Also, why is my blog unGoogleable? Do I have to change my settings? If I weren't me and I wanted to find Mark Tabler's blog--Oops! I used my real name!--I'd use very telling phrases to track him down. Phrases like "Halloween Parade," "Flaming Greenbeans," and "Haunted by Jawas." But when I check around for me, all that turns up on Google is Kim's blog and Mekimeki's bookmarks.

Kim went on a knitting retreat at General Butler State Park this weekend, and I stayed home with the girls. She had a good time, knitted more than I did, and ate chocolate with the girls. (That's why she's not in the Halloween Parade photos posted below.)

On Saturday evening I went with my parents and my brothers and my offspring to an engagement party in Bardstown. I was fortunate to meet the meganice megafamily of Brian's betrothed, Beth. It was very enjoyable. I was impressed with Brian's future in-laws. I'm not sure I've ever met a more immediately likeable, friendly, outgoing family. And Beth's sister has some delightful culinary skills. Even Erin and Jill had a good time; Erin came out of her shell a bit and ran off to play with a big dollhouse. The evening ended with Beth's nieces and nephews putting on an extended dance performance in Brian and Beth's honor.

Halloween Parade, Part 5

Joyful parade watchers--Brian and Beth with Jill, Kevin, Judy, and Mom & Dad.

Hmm. What are the chances that next year, I'll actually be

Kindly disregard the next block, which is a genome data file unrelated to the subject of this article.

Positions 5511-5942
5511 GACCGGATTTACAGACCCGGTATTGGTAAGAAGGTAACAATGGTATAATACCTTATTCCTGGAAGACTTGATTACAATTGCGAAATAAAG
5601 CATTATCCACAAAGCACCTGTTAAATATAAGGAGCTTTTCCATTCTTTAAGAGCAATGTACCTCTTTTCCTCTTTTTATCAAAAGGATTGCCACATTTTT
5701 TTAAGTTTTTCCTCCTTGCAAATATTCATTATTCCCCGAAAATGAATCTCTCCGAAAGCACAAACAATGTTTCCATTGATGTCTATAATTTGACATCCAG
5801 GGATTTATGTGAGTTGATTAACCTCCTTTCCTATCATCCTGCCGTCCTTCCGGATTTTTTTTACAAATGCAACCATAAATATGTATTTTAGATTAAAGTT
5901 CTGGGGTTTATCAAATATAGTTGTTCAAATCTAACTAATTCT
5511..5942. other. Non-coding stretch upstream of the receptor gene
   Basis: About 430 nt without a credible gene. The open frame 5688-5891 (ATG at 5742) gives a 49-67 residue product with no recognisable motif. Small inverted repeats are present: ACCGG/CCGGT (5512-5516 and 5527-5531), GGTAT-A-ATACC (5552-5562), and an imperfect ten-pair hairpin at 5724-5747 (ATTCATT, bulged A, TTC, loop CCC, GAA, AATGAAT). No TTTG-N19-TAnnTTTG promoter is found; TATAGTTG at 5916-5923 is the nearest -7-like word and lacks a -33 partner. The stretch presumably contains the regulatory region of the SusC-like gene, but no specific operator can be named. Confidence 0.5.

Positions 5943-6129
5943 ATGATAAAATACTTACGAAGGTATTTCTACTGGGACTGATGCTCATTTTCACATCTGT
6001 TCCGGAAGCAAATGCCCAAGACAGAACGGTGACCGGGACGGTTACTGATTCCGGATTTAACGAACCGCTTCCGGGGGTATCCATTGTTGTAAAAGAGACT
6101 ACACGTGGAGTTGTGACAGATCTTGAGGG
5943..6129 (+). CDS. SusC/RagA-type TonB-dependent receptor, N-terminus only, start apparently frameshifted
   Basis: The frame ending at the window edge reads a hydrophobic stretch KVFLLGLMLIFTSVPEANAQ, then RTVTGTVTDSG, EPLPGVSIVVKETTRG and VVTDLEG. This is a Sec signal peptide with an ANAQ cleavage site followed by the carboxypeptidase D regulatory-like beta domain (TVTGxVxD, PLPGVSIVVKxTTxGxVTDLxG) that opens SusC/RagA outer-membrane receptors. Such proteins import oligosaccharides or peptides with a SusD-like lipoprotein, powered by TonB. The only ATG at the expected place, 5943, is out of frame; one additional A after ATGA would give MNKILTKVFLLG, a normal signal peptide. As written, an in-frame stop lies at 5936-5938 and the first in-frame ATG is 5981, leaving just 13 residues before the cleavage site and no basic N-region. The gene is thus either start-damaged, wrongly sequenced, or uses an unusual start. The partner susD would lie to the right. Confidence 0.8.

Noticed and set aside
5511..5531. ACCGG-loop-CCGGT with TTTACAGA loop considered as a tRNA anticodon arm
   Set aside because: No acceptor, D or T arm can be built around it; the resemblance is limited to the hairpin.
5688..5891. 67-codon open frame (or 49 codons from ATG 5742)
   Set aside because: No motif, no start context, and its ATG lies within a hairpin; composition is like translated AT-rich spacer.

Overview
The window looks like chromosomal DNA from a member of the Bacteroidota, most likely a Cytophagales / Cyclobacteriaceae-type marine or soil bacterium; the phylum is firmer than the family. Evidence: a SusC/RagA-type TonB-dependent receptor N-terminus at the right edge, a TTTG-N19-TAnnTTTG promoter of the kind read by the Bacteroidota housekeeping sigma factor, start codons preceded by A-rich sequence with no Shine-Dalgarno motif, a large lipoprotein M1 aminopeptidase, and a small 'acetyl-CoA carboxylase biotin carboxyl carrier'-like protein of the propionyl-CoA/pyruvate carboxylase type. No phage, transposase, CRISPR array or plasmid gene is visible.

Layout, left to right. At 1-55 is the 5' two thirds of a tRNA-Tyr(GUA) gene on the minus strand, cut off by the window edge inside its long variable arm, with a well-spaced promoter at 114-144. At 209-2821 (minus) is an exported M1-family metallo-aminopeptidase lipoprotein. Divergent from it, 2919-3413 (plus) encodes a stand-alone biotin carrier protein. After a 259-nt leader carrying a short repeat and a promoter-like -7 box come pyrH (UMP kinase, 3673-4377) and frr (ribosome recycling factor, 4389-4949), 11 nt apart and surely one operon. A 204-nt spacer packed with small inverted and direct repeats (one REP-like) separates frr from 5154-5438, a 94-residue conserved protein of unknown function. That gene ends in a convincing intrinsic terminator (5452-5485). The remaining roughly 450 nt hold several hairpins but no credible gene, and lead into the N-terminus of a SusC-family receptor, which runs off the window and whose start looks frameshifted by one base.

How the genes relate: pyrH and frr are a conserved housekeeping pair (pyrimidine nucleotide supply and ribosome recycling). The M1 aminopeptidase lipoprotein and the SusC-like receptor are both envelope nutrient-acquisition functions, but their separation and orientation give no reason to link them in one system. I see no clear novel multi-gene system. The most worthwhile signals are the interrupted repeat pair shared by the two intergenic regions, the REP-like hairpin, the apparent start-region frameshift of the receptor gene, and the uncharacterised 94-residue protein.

in the parade?

Halloween Parade, Part 4

I don't know how long the parade lasted. I guess it was more than a half-hour.

Halloween Parade, Part 3

I like the look of this photo. I must have been moving the camera to keep up with the bike.

Gomez, Cousin It, and some dude wearing Pugsley's shirt

Halloween Parade, Part 2

The Louisville Ghostbusters had a truck. I'm trying to figure out if these guys are a parody of The Louisville Ghosthunters Society.There were three different dance groups that paraded by; I think they were students from dance schools. All three were dancing to "Thriller." This group, which was the first to come past, was the best. Note the red-suited Michael zombie in front.

Halloween Parade, Part 1

We walked up to Baxter Avenue from my parents' house, and got there a bit before the parade started. I wish I'd dressed more warmly. It would not have been too cold if it had not been for the gusty wind. Jill sat on Brian's lap the entire time, and looked very cozy. Erin was in my arms, and fell asleep before the parade started. That's probably just as well. I suspect she might have been bothered by some elements of the gruesome spectacle. Unfortunately, it made it difficult for me to take photographs. It slowed my reaction time, and I think my one-handed-arm-extended photography technique lended itself to overly blurry photos.

Monday, October 16, 2006

I've been occasionally attempting throughout the day to post pictures of the Halloween Parade, but the pictures are loading too slowly or not at all. Perhaps I'll try tonight.